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The Daily Stand-Up: Start Time Doesn’t Matter

What time should your daily stand-up meeting be held?

The subject of what time to hold the daily stand-up is frequently asked by software development teams following an agile approach like Scrum, Kanban, Lean or XP. Most teams like to hold the stand-up ‘first thing in the morning’ — whatever that means. Here’s the problem.

Some people like to arrive at the office early — at times as early as 6:00am. Others like to arrive later, maybe much later. It’s not unusual to find people starting their day at 10:00am or 11:00am. By the time the latecomers arrive, the early risers are half way through their day.

If you schedule the stand-up meeting early in the morning, the latecomers will not be happy. Having your daily routine upended is never a good thing. We’re all creatures of habit.

If you schedule the meeting later in the day, some of the early risers may flounder. They may bide time until the stand-up begins, unsure of what to focus on for the day.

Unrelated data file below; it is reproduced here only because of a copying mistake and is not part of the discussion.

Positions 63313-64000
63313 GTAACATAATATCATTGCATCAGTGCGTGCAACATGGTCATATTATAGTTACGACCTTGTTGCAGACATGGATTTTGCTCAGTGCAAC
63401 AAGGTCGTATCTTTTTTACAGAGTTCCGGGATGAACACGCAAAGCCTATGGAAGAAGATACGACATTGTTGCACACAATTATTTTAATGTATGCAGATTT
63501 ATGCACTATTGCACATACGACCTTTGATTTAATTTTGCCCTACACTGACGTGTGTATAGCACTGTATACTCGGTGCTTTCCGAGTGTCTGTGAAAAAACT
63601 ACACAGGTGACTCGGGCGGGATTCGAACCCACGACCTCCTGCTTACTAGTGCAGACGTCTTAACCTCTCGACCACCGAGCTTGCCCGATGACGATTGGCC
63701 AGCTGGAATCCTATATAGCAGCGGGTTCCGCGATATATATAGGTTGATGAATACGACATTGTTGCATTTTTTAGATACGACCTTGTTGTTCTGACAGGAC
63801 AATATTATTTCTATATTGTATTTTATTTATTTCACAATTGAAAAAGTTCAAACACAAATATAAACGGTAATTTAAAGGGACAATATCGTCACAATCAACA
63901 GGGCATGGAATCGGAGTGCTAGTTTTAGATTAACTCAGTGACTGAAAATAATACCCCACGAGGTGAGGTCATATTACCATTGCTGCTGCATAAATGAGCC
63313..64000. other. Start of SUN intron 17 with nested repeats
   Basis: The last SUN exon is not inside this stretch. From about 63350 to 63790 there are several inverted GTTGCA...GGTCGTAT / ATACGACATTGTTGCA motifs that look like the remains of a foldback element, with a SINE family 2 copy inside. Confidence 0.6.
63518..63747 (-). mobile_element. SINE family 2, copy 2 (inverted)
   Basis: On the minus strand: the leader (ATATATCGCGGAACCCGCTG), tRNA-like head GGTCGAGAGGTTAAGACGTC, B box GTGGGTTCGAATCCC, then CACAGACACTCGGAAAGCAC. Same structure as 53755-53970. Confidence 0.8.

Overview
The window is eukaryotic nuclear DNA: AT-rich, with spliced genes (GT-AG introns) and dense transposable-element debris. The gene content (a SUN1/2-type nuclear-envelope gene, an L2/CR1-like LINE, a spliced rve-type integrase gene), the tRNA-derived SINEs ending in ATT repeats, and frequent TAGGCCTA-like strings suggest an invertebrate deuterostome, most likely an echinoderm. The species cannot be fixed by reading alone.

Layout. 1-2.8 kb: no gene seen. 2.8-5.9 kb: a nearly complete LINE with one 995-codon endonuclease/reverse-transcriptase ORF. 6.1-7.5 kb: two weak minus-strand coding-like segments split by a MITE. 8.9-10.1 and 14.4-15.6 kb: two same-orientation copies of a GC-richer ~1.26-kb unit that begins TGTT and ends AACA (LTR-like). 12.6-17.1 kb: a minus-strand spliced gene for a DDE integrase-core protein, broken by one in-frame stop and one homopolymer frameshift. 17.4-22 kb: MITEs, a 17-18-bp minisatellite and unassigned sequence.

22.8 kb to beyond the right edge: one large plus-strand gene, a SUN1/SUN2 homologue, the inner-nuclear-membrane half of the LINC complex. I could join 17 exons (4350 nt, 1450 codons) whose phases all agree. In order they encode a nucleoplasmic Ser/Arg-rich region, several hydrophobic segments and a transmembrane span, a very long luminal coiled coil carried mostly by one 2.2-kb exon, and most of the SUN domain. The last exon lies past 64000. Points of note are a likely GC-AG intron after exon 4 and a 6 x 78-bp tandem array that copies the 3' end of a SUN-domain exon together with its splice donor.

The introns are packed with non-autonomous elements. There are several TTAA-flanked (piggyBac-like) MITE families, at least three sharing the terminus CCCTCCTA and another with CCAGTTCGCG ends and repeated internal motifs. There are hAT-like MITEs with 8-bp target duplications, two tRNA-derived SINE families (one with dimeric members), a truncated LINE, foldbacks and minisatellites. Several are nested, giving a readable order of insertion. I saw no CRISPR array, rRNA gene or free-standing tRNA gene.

The situation becomes more complex if the team is distributed across time zones. Imagine someone in the eastern U.S. starting work at 6:00am local time while someone in the western U.S. starts at 10:00am local time. That’s 1:00pm in the east and the early risers will be heading home soon.

Redefine the cycle

The problem begins with the basic questions asked at the standup meeting — “What did you finish yesterday?” “What will you finish today?” Breaking things down based on the earth’s rotation is convenient but certainly not agile. The daily stand-up meeting should focus on what’s happening now. The information conveyed should be timely and relevant.

Forget about yesterday and today. Ask “What have you finished since our last meeting?” and “What will you finish before our next meeting?” This phrasing also helps in dealing with personal time off, holidays, etc.

It’s a simple change in mindset that breaks the artificial tension created by our circadian rhythms.

Updated: January 19, 2012 — 9:32 pm
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